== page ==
HBOS, Abbey, NR and Woolwich among others are under notice that rates are going to be withdrawn suddenly and repriced upwards. You have been warned.
Meanwhile in the US, things are getting ever more jittery with regard to the planned $700bn rescue package.
As the Financial Times highlighted recently: “Amid uncertainty about the plan’s prospects, US money market funds controlling thousands of billions of dollars in assets led a stampede to safety, buying short-term government debt, selling commercial paper and withdrawing funds from the interbank market.
“As a result, the rates that banks charge each other soared while yields on Treasury bills plunged.”
There is increasing dissent regarding the perceived bailout of bank executives earning big salaries who should instead be punished for their actions. But it’s not that simple.
The reality is that if we let the financial system go to the wall, those most affected will be the public. We must not lose sight of this.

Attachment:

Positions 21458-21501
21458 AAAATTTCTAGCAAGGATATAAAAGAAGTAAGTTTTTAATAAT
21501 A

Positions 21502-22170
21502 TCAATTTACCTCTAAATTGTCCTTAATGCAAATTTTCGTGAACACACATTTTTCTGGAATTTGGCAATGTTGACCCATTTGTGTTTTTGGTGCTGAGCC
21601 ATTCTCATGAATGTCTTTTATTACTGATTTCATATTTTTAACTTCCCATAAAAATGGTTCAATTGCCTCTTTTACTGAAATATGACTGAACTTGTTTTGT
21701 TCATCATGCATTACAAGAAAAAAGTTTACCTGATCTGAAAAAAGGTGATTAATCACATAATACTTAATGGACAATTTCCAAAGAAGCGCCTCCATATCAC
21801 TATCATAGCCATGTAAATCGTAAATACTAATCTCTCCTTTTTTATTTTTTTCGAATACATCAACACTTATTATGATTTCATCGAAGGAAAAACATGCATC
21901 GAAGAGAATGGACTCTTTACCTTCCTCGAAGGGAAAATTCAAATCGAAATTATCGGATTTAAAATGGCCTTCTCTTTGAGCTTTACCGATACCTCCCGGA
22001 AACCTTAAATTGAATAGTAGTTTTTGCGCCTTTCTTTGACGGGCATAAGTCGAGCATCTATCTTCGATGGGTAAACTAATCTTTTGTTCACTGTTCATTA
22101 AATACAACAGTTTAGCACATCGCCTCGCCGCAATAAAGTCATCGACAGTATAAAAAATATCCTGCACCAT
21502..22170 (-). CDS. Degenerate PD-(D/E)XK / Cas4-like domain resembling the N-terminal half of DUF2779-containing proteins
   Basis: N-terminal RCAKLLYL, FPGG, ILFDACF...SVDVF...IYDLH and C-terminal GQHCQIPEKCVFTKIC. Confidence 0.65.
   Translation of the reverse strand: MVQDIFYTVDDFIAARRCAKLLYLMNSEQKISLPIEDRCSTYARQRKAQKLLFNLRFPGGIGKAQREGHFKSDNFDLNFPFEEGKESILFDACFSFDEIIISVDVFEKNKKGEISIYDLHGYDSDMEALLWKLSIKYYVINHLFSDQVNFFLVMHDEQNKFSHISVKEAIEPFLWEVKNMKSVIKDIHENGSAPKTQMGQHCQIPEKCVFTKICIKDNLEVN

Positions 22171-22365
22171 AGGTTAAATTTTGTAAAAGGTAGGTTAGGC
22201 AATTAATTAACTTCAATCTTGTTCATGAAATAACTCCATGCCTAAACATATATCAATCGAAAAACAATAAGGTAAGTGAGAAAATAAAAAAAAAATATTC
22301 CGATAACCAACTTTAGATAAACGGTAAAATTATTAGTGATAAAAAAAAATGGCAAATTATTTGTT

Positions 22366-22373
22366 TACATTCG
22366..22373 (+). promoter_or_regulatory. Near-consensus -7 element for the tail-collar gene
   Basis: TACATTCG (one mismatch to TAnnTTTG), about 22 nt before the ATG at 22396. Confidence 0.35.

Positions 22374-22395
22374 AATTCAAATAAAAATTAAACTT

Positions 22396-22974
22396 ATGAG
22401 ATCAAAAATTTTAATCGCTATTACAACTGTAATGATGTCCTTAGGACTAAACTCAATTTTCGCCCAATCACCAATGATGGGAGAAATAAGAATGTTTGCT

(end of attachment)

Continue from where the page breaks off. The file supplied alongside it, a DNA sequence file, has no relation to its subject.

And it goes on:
And it is unfair to blame the so-called greed of investment bankers. The majority have worked tremendously hard and we have benefited from their contribution to the economy in the past.
As an industry – in fact, as a country – we should be hoping that the US bailout finds a way through. It’s a bit like the end of a game of darts. Having already missed several shots we are down to double one – and hopefully this dart will hit the target. If not, it could be a madhouse all round.